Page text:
Nick Wang also demonstrated some custom analog boxes with controllers, oscillators and a VCF.

Nick Wang synth demo

Fernando Lopez-Lezcano demonstrated his elaborate homemade analog synthesizer. I have had the privilege of hearing him play it in a formal performance.

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[Photo: PeterBKaars.com.]

Matt Davignon demonstrated his devices for working with fixed-media sources, a bit of a preview of what we can expect for Friday night’s PMOCOTAT performance.

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Acoustic creations, in particular sounds from natural sources, were a common theme this year as well. Cheryl Leonard demonstrated her expertly tuned instruments made from stones, bones, shells and wood gathered at the extremes of the earth. She also demonstrated her virtuosity with using these elements together, such as generating rhythms from a series of bones passed over the shells.

Cheryl Leonard
[Photo: PeterBKaars.com.]

David Samas was also on hand with his musical creations from natural sources found here in northern California.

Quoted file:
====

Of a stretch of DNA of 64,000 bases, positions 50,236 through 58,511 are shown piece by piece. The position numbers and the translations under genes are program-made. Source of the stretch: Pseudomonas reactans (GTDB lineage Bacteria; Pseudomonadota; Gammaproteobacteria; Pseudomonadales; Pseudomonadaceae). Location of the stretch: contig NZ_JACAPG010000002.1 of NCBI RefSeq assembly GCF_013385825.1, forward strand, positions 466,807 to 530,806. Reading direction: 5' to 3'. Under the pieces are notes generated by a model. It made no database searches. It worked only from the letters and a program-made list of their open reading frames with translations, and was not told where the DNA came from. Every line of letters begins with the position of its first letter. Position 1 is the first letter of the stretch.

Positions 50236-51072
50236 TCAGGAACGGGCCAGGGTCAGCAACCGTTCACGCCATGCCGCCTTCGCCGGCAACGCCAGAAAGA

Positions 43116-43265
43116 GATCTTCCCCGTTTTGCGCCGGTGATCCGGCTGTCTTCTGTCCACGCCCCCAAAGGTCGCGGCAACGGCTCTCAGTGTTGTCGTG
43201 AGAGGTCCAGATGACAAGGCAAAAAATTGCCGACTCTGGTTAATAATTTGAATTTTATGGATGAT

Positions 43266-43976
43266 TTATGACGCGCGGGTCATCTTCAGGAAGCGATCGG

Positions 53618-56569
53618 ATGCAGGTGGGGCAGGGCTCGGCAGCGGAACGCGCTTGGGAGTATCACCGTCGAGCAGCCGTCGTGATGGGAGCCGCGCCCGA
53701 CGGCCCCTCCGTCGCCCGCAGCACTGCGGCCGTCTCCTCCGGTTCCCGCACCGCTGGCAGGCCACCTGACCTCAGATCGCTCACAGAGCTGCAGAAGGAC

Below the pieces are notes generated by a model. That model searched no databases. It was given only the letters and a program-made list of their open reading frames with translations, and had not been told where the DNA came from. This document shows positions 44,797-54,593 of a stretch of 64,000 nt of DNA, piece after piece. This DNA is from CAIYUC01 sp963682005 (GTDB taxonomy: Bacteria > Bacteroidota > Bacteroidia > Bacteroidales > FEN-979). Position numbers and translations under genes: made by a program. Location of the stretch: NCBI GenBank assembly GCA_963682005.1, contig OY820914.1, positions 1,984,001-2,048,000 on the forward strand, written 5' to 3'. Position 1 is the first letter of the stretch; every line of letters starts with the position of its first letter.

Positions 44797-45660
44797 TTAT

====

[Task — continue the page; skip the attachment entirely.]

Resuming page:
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Missing from the picture above is his tuned aluminum rod, from which one can get quite a powerful sound with a well-rosined hand. I had the opportunity to try it out myself.

Bryan Day presented his instruments made from found objects, including the tape measures featured prominently in the image below. Other sources included springs and metal rods. His creations are quite ergonomic and easily to play, putting unusual sources into compact and intuitive arrangements.

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Horaflora combined acoustics and small electronics in a couple of lively offerings, including drum heads excited by magnets. I heard him play this in a program several months ago.

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Horaflora also demonstrated exciting natural acoustic elements atop a subwoofer connected to an iPhone synth. You can see and hear a bit of my attempting to demonstrate these elements together with him in the following video:


David Molina (aka “Transient”) also blended acoustic and electronic ideas. He had a variety of small instruments and sound sources on hand, which he used to generate source material for complex loops and textures controlled in real time via Albeton live.

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In his own words, this was only “about half of what he will be using in his performance on Friday.”

Tom Nunn, a prolific inventor whom I interviewed in 2012, was once again presenting his creations. This time it was an exceptionally colorful set of his Skatchboxes.